I get lots of emails from wildlife biologists and ecologists-to-be asking for advice on what they need to do to get into those careers. If you’ve read “7 Beginner’s Tips for a Wildlife Biology Career,” you’ll know that my first tip is to “Choose the Job You Want Right Now.”
Here, I’ve gathered the best job websites for wildlife biology and ecology to help you choose the job you want and show you a strategy to help you figure out the skills you need to get that job.
Why do I need to search job websites for wildlife biology and ecology now? I’m not looking for a job now!
What I’ve learned after receiving my Ph.D. in 2012 and being on the job market for awhile as a postdoc, is that the market is pretty saturated (there are lots of Ph.D.s in my case), which means that most jobs will be competitive.
I thought getting a Ph.D. automatically qualified me for lots of jobs because I was told my skills of problem-solving (through asking and answering research questions) would transfer, and to apply for jobs where I met 70% of the qualifications because this was just an employer’s “wish list”.
I think this may have been true years ago, but in my experience (and others – I have lots of Ph.D. friends telling me the same thing), employers choose candidates that meet and even exceed all of the qualifications they ask for.
Also, graduate school (in my experience) did not fully prepare me for these other skills I needed. I never once said I wanted to go into academia; I said I always wanted to work in conservation.
Again, I thought a Ph.D. would qualify me for lots of jobs in conservation, but after getting my Ph.D. and looking for and applying for jobs, I’ve been surprised by how few research-based jobs there are within conservation organizations (especially those located within the United States) and that most jobs within conservation are not science-based (e.g. marketing, communication, fundraising).
If I had known this in graduate school, I would have taken classes that could help me in these areas to make me more competitive (or even able to apply for a job!). For example, I was told I was strong candidate for one position I interviewed for, but I didn’t get it because I didn’t have fundraising experience.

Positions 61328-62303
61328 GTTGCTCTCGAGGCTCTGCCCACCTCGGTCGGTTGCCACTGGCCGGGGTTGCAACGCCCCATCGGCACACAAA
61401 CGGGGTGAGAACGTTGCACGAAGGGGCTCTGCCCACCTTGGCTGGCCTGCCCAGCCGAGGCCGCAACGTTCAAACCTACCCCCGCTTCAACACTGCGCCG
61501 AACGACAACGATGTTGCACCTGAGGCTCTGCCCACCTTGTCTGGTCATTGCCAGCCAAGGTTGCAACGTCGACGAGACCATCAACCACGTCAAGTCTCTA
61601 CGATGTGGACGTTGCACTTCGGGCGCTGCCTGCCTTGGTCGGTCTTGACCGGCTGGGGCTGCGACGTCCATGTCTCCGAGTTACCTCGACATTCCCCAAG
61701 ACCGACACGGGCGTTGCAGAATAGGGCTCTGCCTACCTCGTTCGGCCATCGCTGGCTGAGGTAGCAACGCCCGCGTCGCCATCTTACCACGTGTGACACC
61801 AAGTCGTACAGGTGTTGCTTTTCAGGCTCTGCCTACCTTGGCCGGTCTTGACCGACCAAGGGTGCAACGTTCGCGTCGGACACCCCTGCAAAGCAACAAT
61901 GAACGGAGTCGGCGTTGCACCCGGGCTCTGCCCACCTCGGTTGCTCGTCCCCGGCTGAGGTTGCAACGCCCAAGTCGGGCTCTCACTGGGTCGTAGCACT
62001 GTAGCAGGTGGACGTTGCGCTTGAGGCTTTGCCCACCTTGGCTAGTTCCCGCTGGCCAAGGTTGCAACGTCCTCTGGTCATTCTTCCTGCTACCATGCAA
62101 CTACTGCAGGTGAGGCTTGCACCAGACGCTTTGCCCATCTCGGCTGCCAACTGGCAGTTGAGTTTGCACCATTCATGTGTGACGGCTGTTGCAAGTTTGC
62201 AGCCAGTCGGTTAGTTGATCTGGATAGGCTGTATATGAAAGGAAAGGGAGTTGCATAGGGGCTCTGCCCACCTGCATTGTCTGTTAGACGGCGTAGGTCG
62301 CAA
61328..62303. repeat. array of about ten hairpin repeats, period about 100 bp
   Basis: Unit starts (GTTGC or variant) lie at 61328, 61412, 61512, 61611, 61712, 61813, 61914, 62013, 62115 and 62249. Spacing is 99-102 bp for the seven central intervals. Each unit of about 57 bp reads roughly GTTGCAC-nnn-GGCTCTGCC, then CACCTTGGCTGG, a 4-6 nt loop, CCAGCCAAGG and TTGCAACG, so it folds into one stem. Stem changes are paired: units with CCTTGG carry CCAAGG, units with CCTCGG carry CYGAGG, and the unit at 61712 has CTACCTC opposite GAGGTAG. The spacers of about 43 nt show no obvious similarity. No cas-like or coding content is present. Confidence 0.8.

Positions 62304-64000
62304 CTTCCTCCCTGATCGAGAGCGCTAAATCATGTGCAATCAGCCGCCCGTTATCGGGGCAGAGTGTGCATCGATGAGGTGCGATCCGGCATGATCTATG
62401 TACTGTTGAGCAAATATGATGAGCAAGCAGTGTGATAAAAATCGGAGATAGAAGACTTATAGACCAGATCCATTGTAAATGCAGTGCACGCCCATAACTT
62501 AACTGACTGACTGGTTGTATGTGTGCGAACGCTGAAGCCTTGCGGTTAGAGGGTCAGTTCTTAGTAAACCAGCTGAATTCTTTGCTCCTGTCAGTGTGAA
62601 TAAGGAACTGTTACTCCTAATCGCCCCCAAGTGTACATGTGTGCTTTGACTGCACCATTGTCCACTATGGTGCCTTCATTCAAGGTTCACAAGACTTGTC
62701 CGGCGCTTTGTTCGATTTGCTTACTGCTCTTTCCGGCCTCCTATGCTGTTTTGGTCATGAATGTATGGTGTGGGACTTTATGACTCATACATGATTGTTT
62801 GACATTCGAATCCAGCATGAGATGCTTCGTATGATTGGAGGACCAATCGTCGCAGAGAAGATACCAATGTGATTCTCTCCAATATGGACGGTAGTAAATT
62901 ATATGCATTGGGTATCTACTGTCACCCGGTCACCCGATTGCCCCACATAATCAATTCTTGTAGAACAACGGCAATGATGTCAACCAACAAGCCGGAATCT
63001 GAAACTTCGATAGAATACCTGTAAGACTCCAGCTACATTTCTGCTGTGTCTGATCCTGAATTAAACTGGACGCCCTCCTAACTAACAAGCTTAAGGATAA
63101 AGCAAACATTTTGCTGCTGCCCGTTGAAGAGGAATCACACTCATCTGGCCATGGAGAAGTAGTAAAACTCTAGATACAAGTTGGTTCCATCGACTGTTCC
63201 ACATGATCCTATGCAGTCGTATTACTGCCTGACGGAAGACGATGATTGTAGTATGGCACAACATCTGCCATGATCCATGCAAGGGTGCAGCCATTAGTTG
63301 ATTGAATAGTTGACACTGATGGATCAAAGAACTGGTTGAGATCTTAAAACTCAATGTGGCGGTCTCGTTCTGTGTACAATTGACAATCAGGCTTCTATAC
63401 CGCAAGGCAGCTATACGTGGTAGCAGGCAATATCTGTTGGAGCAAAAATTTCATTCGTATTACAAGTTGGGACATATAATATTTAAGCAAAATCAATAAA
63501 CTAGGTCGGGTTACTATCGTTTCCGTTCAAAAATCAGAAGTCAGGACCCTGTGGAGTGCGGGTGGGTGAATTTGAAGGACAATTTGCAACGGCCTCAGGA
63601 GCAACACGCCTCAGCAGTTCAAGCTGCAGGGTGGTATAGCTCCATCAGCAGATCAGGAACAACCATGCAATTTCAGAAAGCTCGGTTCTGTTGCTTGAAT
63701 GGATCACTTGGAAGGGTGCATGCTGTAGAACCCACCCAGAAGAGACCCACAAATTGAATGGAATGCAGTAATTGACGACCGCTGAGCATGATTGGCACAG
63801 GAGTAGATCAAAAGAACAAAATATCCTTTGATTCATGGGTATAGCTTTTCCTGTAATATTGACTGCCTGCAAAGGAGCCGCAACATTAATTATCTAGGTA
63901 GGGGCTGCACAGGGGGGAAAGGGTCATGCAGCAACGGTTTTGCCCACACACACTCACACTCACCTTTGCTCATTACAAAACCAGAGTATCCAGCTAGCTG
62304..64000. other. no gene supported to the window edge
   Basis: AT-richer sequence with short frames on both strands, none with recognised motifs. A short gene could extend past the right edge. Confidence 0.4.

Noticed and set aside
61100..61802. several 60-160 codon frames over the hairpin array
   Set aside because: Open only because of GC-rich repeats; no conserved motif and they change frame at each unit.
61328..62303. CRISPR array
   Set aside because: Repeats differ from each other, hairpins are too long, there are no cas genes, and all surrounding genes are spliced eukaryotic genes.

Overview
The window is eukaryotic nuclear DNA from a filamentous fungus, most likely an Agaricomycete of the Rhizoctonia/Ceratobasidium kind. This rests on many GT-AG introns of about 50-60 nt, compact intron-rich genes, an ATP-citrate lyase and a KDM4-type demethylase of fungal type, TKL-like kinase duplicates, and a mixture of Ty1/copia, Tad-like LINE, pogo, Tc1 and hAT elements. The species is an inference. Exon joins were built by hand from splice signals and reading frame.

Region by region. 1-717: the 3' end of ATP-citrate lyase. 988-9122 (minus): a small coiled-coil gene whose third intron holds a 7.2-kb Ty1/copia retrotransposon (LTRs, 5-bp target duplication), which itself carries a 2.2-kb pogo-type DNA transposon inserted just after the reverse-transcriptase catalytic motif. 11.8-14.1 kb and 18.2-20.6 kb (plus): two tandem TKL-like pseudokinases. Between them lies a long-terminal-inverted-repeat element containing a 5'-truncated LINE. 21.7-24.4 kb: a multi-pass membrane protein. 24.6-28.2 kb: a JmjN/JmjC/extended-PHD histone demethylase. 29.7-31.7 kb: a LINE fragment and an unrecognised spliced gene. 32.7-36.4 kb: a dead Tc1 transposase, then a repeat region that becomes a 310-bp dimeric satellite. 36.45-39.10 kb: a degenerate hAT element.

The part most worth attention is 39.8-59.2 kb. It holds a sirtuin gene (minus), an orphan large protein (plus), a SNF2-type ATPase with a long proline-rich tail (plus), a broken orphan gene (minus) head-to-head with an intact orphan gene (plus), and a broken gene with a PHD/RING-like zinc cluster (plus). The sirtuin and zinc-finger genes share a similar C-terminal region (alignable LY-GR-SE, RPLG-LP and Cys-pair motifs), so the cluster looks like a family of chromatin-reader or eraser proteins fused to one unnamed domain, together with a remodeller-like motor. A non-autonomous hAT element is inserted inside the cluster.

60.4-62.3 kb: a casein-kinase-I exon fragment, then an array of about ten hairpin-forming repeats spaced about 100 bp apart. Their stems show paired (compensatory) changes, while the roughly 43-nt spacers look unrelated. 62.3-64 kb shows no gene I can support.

Jobs in the federal government are particularly strict about qualifications and to apply for them you typically have a certain number of credits in certain courses to qualify even if you have a Ph.D. As an example, I do not qualify for some jobs simply because I never took a botany class. Again, if I had known this during graduate school, I would have taken this class even though I missed out on it during undergrad.
Therefore, what I really wished I had done before I went to graduate school, is to have a clear vision on where I wanted to go and what I wanted to be so I could make sure I received the skills I needed to get that job.
That’s why I recommend you search for the job that you want right now. I created a job tracking tool to help you.
Here’s how: First use the list below to find jobs that you want. Note that some of these websites allow you to sign up for job alerts. Do this and tailor it to your desires.
Best Job Websites for Wildlife Biology and Ecology
- Texas A&M Department of Wildlife and Fisheries Sciences Job Board
- Society for Conservation Biology Job board
- Ecolog: a listserve, you sign up for to receive emails about jobs and other opportunities
- Government jobs: Federal jobs (USFWS, NPS, USGS). For government jobs at the state level (e.g. wildlife biologist at the North Carolina Wildlife Resources Commission), you will have to likely search at that state’s government jobs website. If you visit the state agency you are interested in, it will probably take you to a redirect page. Example here for North Carolina). I was also told you can find state jobs on governmentjobs.com, but I personally have not used this site before. Check out this link for more advice on getting into government jobs.
- Conservation Careers: Note that there is a pay wall to view most positions
- Association of Zoos and Aquariums: Heavily focused on zookeeper-type positions, however, they do have research positions too.
- Conservation Job Board: Jobs in conservation, ecology, forestry, wildlife, and fisheries.
- Step(h) Into Nature (new!): This blogger recently added nature jobs to her site.
I’ve also had alerts on Indeed for wildlife biology and relevant positions do appear, but you have to sort through at lot of duds.
Best Organization Websites to Regularly Check
In my experience, a lot positions seem to be advertised on the organization’s website, although they may be promoted on social media. Here are some organizations that are worth regularly looking into:
- The Nature Conservancy
- Wildlife Conservation Society (lots of international opportunities)
- World Wildlife Fund (lots of international opportunities)
- Conservation International
- Rainforest Alliance
- Zoological Society of London (ZSL)
- Environmental Defense Fund
- Defenders of Wildlife
- American Association of Zookeepers
- Marci’s Wildlife Job Search
- Cool Works
- Backdoor Jobs
- Eco Jobs
Websites Recommended by Others
I personally have not used these websites, but they came recommended by others on the Internet.
- Ecophys job board
- Association for the Sciences of Limnology and Oceanography job board
- Ornithology Exchange
- Ape Alliance
- Cambridge Conservation Forum
- Chronicle of Higher Education
- EvolDir listserve
- Yellowstone to Yukon
- BioOne Career Center
- Wildlife Society
- Environmental Career
- The Student Conservation Association
- Good Work
- Occupation Wild
- Gigantic list of resources organized by Marci Johnson
- List of AZA zoos and aquariums across the US